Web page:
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The worrying signs of parental burnout

A new study has discovered that parental burnout has much more serious implications than we previously thought.

New research published in Clinical Psychological Science demonstrates the serious consequences of parental burnout.

Worrying signs of parental burnout

Two studies were analyzed with the participants of the studies involved with the completion of three online surveys per year.

A total of 2,068 parents participated in the first survey, with 557 still participating by the third survey.

Parents admitted to the fantasy of simply leaving parenting and all its stressors, neglectful behaviour, and violence towards their children.

“But being a perfect parent is impossible and attempting to be one can lead to exhaustion. Our research suggests that whatever allows parents to recharge their batteries, to avoid exhaustion, is good for children,” says lead researcher Moïra Mikolajczak of UCLouvain.

“We were a bit surprised by the irony of the results,” says Mikolajczak. “If you want to do the right thing too much, you can end up doing the wrong thing. Too much pressure on parents can lead them to exhaustion which can have damaging consequences for the parent and for the children.”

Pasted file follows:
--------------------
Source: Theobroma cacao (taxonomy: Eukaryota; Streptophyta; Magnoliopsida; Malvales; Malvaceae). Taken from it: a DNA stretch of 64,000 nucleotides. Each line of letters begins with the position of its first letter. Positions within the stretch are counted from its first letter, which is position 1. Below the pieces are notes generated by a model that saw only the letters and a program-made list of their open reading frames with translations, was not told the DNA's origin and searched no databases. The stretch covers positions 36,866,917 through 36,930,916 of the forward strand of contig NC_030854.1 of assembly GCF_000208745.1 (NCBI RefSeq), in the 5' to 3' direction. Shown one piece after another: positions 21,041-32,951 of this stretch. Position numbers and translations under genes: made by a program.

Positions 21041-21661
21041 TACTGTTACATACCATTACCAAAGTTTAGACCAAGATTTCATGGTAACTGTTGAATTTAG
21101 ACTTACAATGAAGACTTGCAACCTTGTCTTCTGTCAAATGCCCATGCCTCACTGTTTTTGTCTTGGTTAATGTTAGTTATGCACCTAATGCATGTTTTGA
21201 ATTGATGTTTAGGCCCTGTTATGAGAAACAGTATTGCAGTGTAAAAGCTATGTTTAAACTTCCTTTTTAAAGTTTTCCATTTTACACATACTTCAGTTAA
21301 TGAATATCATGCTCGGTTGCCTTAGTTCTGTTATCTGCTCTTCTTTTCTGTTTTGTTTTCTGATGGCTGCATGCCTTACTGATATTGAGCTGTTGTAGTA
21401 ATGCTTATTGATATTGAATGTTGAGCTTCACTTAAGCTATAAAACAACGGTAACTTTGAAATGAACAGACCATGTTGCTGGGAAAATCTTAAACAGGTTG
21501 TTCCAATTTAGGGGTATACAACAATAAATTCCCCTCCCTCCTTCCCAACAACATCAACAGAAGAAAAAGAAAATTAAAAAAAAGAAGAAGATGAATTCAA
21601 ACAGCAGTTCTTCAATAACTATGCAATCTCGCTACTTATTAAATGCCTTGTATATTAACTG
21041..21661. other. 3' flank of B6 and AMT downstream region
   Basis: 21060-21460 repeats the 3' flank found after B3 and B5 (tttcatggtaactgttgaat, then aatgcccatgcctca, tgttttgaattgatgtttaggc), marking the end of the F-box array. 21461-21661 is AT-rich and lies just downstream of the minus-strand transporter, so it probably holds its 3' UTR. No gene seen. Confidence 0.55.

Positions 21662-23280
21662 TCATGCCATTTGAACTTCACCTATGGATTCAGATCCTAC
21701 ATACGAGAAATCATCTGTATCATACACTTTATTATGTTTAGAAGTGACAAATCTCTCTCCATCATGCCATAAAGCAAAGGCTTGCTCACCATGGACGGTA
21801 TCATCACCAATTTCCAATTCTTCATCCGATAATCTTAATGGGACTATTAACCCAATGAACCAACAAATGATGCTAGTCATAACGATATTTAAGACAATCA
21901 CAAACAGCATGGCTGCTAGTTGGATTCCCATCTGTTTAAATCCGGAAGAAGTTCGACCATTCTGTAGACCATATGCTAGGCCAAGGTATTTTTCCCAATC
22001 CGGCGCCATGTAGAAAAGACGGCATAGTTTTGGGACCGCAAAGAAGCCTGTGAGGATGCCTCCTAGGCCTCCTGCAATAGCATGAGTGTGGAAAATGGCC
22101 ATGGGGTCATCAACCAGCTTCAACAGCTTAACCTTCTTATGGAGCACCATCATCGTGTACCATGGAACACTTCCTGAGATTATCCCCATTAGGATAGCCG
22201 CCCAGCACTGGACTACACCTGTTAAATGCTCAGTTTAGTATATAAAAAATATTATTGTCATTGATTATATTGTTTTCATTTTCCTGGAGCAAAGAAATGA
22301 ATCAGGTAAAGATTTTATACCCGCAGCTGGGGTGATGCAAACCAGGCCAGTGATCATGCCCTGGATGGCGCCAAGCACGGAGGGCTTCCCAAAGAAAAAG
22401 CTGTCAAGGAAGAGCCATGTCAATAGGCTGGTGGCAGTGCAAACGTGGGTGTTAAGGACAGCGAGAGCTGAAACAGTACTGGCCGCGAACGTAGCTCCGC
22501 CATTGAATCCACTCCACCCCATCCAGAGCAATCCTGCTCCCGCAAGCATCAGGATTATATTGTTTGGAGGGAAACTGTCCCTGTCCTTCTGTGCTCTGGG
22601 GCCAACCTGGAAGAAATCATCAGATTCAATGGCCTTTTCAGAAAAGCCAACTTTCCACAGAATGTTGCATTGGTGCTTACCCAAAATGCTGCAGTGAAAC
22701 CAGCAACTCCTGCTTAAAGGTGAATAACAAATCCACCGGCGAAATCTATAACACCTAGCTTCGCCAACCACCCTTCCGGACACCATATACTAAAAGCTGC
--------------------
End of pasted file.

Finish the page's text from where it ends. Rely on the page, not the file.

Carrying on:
What is Parental burnout?

As defined by the study, burnout is an exhaustion syndrome, characterized by feeling overwhelmed, physical and emotional exhaustion, emotional distancing from one’s children, and a sense of being an ineffective parent.

The researchers found that parental burnout and parental neglect had a circular relationship: Parental burnout led to increased parental neglect, which led to increased burnout, and so on. Parental violence appeared to be a clear consequence of burnout.

Signs of parental burnout

  • Screaming at Your Kids
  • Parenting on Auto-Pilot
  • Feeling Overwhelming Resentment
  • Withdrawing From Others
  • Tired all the time
  • Forgetfulness

How to prevent parental burnout

Take time for you! The best thing you can do for your children is self-care. And also seek help if it all gets too much.

“Parents need to know that self-care is good for the child and that when they feel severely exhausted, they should seek help.

Health and child services professionals need to be informed about parental burnout so that they can accurately diagnose it and provide parents with the most appropriate care. And those engaged in policy and public health need to help raise awareness and lift the taboo on parental burnout, which will encourage parents to seek the help they need,” Mikolajczak added.

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